Since I have friends who live in Africa, this book interested me. Welcome, Ben. (That was my father's first name, too.) What would you like for our readers to know about you personally?
I am a man with a strong faith and a belief that
Africa can be place that doesn’t need to be poor and so full of suffering. I love the outdoors and adventure where the boundaries can be pushed outdoors. Sailing, climbing, canoeing, riding, doing expeditions in remote places, ski-jumping[!] have all been passions of mine. I love places of outstanding natural beauty.
Tell us about your family.
I have a lovely wife called Laura and 3 wonderful children called Joshua , Stephen and Anna . My aptly named mother-in-law [Angela] lives with us and we often see my parents who are very special people too.
Have you written other nonfiction books?
Do you have any other books in the works right now?
Not yet but I have some ideas.
What kinds of hobbies and leisure activities do you enjoy?
I love reading and learning about the things of nature and being in the natural world. Unfortunately I haven’t been able to do much of that over the last 10 years.
Why did you write the featured book?
A film was made about our David and Goliath struggle against a Dictator in an
International Court and while it was being made the Directors said: “it would be good if a book could be written about this.” I replied “I could write a book.” So I did. My purpose was to get people to try to understand what it is like to live under dictatorship and get people to see what the real issues are behind poverty in Africa.
What do you want the reader to take away from the book?A true understanding of what the problems are surrounding an individuals bid to do something productive in Africa so that proper solutions can be fathomed which will enable the individual to be truly independent of the bonded feudal patronage system that has come about as a result of the lack of rule of the law.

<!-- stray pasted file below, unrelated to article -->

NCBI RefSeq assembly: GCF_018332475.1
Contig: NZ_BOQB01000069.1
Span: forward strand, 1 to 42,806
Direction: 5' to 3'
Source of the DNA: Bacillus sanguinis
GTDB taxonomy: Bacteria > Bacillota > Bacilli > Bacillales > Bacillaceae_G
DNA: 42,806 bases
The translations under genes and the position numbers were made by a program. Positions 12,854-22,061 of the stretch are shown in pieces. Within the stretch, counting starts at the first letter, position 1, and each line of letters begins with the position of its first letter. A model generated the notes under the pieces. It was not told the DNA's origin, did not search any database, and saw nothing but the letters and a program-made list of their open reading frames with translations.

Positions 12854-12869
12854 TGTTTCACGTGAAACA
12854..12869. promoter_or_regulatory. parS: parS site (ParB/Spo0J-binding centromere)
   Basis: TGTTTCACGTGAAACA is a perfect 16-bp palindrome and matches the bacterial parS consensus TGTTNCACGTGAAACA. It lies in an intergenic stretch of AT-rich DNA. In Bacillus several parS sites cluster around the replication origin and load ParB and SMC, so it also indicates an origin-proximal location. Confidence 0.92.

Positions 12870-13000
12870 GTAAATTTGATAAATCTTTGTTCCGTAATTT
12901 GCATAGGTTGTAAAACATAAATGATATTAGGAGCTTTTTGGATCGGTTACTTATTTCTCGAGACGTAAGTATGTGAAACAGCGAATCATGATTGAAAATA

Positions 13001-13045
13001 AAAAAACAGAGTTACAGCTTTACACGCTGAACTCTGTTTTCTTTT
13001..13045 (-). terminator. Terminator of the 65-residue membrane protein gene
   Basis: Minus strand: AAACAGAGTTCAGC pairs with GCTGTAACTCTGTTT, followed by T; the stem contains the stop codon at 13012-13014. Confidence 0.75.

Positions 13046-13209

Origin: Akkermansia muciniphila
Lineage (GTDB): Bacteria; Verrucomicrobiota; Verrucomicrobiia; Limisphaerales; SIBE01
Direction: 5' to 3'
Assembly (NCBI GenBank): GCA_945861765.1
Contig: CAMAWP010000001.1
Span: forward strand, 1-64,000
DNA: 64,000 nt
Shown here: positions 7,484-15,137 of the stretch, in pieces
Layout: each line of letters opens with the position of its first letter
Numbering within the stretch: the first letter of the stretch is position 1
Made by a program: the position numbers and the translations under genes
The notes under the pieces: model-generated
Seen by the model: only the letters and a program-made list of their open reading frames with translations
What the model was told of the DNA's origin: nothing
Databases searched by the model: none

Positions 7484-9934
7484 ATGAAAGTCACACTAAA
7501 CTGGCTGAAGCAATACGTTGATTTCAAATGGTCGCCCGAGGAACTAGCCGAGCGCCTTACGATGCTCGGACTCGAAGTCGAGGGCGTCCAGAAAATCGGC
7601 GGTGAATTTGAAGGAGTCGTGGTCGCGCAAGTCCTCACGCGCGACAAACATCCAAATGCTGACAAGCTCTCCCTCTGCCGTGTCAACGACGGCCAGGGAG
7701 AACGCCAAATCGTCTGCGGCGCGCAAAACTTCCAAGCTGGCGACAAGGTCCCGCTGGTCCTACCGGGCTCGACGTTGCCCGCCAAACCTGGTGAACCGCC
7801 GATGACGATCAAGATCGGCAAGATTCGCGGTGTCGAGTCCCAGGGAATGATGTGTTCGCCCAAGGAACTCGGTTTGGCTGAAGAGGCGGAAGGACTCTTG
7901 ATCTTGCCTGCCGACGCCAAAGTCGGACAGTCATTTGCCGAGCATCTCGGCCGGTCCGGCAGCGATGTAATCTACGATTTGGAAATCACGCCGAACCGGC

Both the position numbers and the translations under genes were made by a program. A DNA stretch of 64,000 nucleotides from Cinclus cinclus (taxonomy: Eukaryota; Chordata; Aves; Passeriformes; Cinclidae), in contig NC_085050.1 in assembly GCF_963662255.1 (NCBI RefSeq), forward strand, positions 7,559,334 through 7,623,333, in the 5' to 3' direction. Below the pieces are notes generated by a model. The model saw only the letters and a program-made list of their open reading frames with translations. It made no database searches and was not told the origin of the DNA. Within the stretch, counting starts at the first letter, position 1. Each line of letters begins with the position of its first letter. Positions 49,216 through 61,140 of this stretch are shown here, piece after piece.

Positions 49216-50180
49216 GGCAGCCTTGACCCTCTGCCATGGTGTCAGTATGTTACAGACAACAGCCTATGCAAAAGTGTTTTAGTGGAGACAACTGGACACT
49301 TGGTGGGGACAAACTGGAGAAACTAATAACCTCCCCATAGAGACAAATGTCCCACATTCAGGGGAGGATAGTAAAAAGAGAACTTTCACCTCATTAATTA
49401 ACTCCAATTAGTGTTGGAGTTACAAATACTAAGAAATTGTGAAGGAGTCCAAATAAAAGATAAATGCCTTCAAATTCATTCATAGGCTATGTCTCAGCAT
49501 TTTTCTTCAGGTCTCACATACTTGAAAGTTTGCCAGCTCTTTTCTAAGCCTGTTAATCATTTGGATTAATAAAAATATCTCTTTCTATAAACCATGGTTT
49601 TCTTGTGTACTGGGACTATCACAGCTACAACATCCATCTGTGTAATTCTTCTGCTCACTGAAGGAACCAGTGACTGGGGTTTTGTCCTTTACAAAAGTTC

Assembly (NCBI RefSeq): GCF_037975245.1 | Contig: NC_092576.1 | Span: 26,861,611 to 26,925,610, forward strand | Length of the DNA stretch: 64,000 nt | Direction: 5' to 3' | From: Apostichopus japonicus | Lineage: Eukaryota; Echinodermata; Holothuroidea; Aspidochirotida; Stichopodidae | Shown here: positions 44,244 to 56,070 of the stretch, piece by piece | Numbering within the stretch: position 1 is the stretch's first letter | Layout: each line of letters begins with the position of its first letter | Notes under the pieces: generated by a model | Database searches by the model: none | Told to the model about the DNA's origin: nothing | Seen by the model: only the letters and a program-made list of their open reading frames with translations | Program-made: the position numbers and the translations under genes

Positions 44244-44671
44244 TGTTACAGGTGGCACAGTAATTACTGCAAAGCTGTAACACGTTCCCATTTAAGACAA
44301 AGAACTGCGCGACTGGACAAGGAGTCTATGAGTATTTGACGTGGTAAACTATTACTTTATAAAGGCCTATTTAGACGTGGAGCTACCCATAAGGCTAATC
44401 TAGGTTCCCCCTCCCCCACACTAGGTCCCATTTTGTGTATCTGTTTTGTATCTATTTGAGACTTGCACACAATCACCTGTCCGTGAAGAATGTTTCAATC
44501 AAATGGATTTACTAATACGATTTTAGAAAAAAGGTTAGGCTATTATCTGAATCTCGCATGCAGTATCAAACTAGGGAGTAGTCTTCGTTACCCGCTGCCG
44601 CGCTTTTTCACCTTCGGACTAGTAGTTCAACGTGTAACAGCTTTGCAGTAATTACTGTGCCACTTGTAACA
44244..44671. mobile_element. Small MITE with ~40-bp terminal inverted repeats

Please give us a peek inside the book.
I first met him in the 1990s, in a dusty bit of veld a little to the north of
The dry heat was palpable as I turned off the tar road onto a
rutted dirt track leading to a run-down butchery, hoping to buy a
cold bottle of Coke. Having found one, I bumped along sipping it,
asking the people I passed where the rally was to be held.
I soon found the place. An old army tent had been erected for
the lesser dignitaries. A little to the right of it was a platform with
Dralon-covered chairs and with some more canvas over it. The
ordinary people stood or sat in a large rough semicircle beneath
the burning sky.
Apart from people from the nearby villages, numbers had been
swelled with bussed-in school children in their white shirts and
various coloured shorts and skirts. They were chattering away,
their smiles flashing in the sunlight against their black skins.
I had been told by my boss, the president of the Commercial
Farmers’ Union (CFU), to go to the event. It came with the job,
attending political rallies. I knew what to expect by now: dusty,
hot, thirsty days, mostly of waiting for enough people to turn
up for it to be worthwhile for the politicians to address them.
When the minister, or whoever the speaker was, finally arrived –
invariably many hours late – it was always with a fresh flourish of
authority, slogan chanting, and fist raising.
He arrived as if from nowhere. Suddenly he was right there,
in the centre of a large group of security people and important
dignitaries. There was a fantastic energy about him. He was
walking so quickly. His face was animated and he was talking and
gesticulating and moving on all at the same time.
Thank you for stopping by my blog, Ben.
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